Selig gives blessing to mega-merger

NEW YORK -- It's official: Alex Rodriguez is a Yankee .

Commissioner Bud Selig approved the record-setting deal Monday,
allowing the reigning American League MVP to be traded to New York
by the Texas Rangers.

"I'm pretty excited. This is a big, big one," Yankees owner
George Steinbrenner said.

"It ranks with when we signed Reggie," he said, a reference to
when slugger Reggie Jackson joined the Yankees before the 1977

Texas will pay $67 million of the $179 million left on
Rodriguez's $252 million, 10-year contract, the most cash included
in a trade in major league history. The Rangers get All-Star second
baseman Alfonso Soriano and a player to be named -- but they also
will pay Rodriguez through 2025.

"I am very concerned about the large amount of cash
consideration involved in the transaction, and the length of time
over which the cash is being paid," Selig said.

"I want to make it abundantly clear to all clubs that I will
not allow cash transfers of this magnitude to become the norm.
However, given the unique circumstances, including the size, length
and complexity of Mr. Rodriguez's contract and the quality of the
talent moving in both directions, I have decided to approve the

The players' association gave its approval to the trade on Sunday.

The Rangers will pick from a pool of five prospects, four of whom have been determined, according to a Baseball America report that references "baseball sources." The magazine says the four known candidates are: pitcher Ramon Ramirez, outfielder Rudy Guillen, shortstop Joaquin Arias and second baseman Robinson Cano.

Rodriguez will move from shortstop, a position at which he's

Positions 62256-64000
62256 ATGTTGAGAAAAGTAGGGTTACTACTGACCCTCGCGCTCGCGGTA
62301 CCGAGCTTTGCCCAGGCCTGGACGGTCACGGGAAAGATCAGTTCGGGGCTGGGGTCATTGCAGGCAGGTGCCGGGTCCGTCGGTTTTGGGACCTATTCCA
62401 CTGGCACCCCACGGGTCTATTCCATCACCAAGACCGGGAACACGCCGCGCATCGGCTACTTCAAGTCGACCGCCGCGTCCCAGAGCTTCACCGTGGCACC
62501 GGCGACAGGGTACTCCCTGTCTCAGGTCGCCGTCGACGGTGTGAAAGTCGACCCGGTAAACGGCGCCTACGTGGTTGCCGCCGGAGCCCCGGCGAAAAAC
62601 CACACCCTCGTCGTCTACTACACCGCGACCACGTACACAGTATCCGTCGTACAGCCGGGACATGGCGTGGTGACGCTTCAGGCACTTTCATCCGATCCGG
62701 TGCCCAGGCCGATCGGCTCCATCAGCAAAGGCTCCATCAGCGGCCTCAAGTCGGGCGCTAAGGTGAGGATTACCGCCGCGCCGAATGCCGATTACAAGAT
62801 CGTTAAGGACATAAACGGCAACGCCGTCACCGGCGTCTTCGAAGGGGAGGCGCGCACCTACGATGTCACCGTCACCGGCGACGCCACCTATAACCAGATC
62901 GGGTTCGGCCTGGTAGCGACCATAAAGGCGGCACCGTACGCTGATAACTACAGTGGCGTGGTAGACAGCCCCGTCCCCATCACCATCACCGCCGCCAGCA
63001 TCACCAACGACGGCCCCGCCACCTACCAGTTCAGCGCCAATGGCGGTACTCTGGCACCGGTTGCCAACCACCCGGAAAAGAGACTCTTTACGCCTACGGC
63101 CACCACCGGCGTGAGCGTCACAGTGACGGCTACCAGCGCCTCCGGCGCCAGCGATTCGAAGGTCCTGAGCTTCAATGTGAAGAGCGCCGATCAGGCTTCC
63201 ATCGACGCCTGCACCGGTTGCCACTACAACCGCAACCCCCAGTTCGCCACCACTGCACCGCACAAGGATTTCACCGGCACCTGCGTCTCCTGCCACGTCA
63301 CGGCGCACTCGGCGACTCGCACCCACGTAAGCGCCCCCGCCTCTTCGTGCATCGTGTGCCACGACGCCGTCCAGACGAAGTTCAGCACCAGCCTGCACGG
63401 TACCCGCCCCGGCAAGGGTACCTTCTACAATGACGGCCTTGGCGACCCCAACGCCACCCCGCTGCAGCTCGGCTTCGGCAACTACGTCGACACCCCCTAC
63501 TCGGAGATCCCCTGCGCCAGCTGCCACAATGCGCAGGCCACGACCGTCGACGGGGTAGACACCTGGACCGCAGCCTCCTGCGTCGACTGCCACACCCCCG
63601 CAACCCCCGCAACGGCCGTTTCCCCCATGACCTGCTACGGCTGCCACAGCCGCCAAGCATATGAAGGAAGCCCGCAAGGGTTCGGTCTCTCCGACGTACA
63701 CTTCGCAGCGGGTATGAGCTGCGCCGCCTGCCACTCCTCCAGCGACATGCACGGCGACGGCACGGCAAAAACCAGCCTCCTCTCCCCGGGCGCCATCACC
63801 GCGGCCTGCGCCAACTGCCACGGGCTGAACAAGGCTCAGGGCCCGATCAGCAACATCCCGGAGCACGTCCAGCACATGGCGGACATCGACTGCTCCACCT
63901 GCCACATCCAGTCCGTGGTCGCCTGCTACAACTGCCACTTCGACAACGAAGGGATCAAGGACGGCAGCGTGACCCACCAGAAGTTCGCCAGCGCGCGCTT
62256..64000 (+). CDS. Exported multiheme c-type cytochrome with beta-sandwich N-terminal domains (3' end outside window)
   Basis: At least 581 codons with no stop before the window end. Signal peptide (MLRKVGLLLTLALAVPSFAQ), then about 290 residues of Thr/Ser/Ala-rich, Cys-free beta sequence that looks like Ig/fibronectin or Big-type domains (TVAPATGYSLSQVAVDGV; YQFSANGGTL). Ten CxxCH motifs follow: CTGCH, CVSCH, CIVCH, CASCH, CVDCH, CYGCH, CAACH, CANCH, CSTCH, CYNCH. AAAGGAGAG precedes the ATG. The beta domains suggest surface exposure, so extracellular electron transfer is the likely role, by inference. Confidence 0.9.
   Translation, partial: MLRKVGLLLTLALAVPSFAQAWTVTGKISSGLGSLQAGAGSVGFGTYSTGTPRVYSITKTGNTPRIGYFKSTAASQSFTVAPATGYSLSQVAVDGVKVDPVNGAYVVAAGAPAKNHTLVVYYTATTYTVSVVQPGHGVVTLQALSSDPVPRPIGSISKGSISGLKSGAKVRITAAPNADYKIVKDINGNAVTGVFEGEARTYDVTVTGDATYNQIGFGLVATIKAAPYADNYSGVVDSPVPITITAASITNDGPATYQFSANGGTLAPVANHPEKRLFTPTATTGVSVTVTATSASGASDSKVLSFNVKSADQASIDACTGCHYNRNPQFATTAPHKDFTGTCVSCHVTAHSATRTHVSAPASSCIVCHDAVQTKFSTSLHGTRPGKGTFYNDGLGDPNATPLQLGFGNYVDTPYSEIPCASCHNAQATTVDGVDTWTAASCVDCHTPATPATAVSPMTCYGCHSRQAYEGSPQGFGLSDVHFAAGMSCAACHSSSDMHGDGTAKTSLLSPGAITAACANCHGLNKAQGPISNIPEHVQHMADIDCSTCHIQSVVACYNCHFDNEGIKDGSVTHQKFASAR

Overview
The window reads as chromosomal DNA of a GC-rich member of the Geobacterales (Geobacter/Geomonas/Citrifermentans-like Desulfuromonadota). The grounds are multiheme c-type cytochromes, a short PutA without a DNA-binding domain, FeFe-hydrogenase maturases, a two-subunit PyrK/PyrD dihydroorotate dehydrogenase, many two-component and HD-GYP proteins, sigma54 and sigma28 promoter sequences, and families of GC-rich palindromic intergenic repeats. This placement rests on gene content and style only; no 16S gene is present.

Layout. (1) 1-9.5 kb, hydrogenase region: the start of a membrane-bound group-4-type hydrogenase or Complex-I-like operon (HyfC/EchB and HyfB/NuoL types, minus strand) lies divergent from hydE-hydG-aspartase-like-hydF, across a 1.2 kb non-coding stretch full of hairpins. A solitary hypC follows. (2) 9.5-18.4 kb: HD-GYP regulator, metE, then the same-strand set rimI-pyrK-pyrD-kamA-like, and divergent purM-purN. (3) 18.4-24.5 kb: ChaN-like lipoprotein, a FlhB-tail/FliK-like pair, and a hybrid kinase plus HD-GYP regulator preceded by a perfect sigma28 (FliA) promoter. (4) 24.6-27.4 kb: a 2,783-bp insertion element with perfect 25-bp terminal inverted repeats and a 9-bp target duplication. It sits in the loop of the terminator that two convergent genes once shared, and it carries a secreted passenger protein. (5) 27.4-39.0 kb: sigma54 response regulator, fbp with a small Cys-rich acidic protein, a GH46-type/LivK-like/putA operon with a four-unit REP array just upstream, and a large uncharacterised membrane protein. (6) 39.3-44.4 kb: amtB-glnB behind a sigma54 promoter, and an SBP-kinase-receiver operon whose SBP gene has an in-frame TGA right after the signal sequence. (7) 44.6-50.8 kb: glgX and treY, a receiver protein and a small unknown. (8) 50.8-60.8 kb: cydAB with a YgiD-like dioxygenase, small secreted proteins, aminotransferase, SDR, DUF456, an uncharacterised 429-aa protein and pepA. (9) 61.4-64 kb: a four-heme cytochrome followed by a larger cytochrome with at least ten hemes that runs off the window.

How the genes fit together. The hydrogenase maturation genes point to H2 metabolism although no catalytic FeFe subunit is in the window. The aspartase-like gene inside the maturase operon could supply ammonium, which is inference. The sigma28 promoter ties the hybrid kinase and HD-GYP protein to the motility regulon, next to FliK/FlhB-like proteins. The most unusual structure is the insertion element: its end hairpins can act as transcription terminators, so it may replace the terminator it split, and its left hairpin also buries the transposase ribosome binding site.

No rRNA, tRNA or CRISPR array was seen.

been a seven-time All-Star, to third base, where he will replace
injured Aaron Boone. The Yankees will keep captain Derek Jeter at

"Jeter is the captain. He is the leader," Steinbrenner said at
the team's minor league complex in Tampa, Fla.

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Jeter didn't comment on the deal after his workout, with the
team saying Steinbrenner would be the only one to speak to
reporters in Tampa.

Both Jeter and Yankees manager Joe Torre were expected to attend
Tuesday's news conference at Yankee Stadium to introduce Rodriguez.
Torre will miss the first day of spring training.

"It's not about winning 112 or 114 regular-season games, it's about winning 11 games in the postseason," Hall of Famer Reggie Jackson told the New York Post on Sunday. "You need guys that will help you win the last 11 games. We were the only team in baseball with the [guts] to pull it off and take the chance."

Steinbrenner praised Rodriguez's decision to move to third.

"I was very impressed. He's an outstanding young fellow. He'll
be very big in New York," Steinbrenner said.

The position shift won't be the only change for A-Rod. He won't be able to wear No. 3, his only big-league number so far, because the Yankees retired that number to honor Babe Ruth.

Rodriguez will wear No. 13, according to a New York Times report that cites "a source familiar with the situation." He chose not to take the popular "double" route and wear No. 33, which recently has been worn by David Wells and, coincidentally, by Soriano.

Rodriguez, who waived his no-trade clause, was desperate to play
for a winner.

"I don't think he ever thought about playing another position
until the concept came up," said Rodriguez's agent, Scott Boras.
"He decided it didn't make a difference -- shortstop, third base,
center field. He wanted the opportunity to play on a competitive

The Rangers will wind up paying $140 million for three seasons
with Rodriguez, an average of $46.7 million annually for three
last-place finishes in the AL West. The Yankees will owe him $112